Throughout human history, each generation has established memorials to remember things that they deemed important lessons, hoping to remember persons or events that shaped their generation, or something earlier. Sometimes the memorial was for something good and constructive, but more often it has been to mark things that have had deadly impacts on people. There are always lessons to be learned, IF we will ourselves to search history. But, sadly, too often, we cater to our flesh above all other things, with few souls caring to look at the reasons for what we call Memorial Day, here in these United States of America.
Ironically, many may angrily retort that they have performed their obligatory or voluntary moment of silence, or gone to a parade, or gorged themselves almost sick with food since they want to prove that they have the means and freedom to do so, or they may have drunk an inebriating amount of alcohol to salute fallen soldiers in whatever war they may or may not remember and ascribe to its correct century. Memorials call us to do more than simply drink, or eat, or get together, or say a prayer.
Memorials call us to actively engage with life, that we emulate the good that was done, AND that we put down the evil that repeatedly finds new ways to raise its head, in our own lives, and in general. Memorials call us to engage daily with our fellow citizens to make sure that good continues to be done and that evil is not allowed among us... including all the things that God hates. Yes, in His great love, God hates sin and sinful behaviors, because sin hurts us, His creation, and our sin hurts our relationship with Him. A prayerful, thoughtful reading of God's Word can quickly show that there is a huge difference between how God views and experiences love and hate versus how the world and our flesh measure those. For God, love and hate are always pure and righteous decisions to act for good. For us, love and hate are mostly rollercoasters of emotional reaction, and seldom come close to what God wants us to understand. Even when memorials seem to have little to do with God, they can help us take stock of who and what we are. They can help us judge ourselves in truth to press on toward what we can become, if we abide in God's Word.
The Bible is a record of what God considers to be the most important facts of human history, including how He has repeatedly reached out to us to get our attention and how He has continually desired our repentance. All of that is a memorial that points us to our urgent need for a right relationship with Him. Without reading and understanding God's point of view of humanity (the Bible), it is impossible to correctly understand ourselves or human history. God closed the canon of Scripture with the Book of Revelation, where God curses anyone who adds to or takes away from what He has said. He didn't stop human history, but expects everyone to heed His Word and turn back to Him in repentance and faith in His only Savior; His only plan to save us from our sin. God says repeatedly throughout His Bible that there is no other way to get into a right relationship with Him than to acknowledge, accept, and cling to His Memorial of God's Salvation, which is Jesus Christ. Many have argued against what God says, but, let's explore the following embedded link and see what God's Word literally says about memorials (a word that is only used 32 times in 31 Bible verses, even though there are numerous passages throughout Scripture that demonstrate the memorialization of various events or people).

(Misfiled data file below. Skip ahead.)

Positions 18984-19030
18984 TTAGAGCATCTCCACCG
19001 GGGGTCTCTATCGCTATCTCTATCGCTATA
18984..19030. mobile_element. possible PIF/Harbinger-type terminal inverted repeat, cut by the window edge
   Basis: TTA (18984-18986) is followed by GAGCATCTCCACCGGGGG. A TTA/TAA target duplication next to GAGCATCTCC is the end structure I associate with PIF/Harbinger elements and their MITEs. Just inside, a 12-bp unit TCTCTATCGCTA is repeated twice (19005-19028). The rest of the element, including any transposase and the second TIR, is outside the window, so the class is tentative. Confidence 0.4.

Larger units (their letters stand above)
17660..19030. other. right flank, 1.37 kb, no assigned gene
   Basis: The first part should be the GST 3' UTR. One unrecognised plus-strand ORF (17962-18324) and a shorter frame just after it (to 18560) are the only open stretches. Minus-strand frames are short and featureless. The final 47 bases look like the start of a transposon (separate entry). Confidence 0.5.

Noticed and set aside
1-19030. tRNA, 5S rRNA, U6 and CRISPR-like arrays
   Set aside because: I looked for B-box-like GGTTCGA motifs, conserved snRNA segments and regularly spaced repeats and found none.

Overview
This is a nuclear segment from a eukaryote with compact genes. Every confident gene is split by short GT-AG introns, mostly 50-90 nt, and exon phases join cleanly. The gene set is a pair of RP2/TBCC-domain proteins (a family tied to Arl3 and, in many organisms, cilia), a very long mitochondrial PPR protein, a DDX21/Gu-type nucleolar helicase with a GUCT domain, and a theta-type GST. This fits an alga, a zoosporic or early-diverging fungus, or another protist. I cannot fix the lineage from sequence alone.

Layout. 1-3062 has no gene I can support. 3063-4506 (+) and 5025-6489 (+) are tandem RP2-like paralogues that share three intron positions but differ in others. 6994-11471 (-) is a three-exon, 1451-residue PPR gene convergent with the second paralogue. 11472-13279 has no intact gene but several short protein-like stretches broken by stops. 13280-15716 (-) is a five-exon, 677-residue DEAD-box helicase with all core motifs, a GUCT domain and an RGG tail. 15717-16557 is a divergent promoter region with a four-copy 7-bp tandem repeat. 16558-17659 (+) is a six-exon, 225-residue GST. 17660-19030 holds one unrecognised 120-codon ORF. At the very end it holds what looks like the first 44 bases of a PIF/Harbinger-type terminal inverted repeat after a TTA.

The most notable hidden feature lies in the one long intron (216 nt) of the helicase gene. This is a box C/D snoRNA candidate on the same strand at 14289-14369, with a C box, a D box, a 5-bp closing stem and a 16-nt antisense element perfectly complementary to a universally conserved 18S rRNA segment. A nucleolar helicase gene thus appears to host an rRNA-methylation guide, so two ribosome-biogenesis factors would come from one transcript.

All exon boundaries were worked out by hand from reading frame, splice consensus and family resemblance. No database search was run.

According to most biblical examples, memorials should inspire us to want to get closer to the objectives that God sets before humanity, closer to Him, closer to a desire to look beyond our own fleshly desires and failures. Biblically, memorials should make us want to shun people, behaviors, and things that would draw us away from God.
Let us all examine our memorializations of things and people, whether birthdays, Christmas, Easter, Memorial Day, monuments, awards, medals, naming things or towns or streets after people. Let us ask ourselves, "Who gets the glory?" Let us ask ourselves, "Does this bring me, or us, closer to or farther away from a sound biblical relationship with God and His Christ?" Let us ask ourselves whether our behaviors are simply indulging our flesh, or are we honoring the One True God, Jesus Christ, who created us and made us in His image and for His pleasure, that we should learn to be like Him, born again of His Holy Spirit and Word, hungering and thirsting after Him, not chasing our fleshly desires or worldly lusts. In this moment, right now, we need to care about eternal things, so that we gain eternal life and not assign ourselves to eternal death.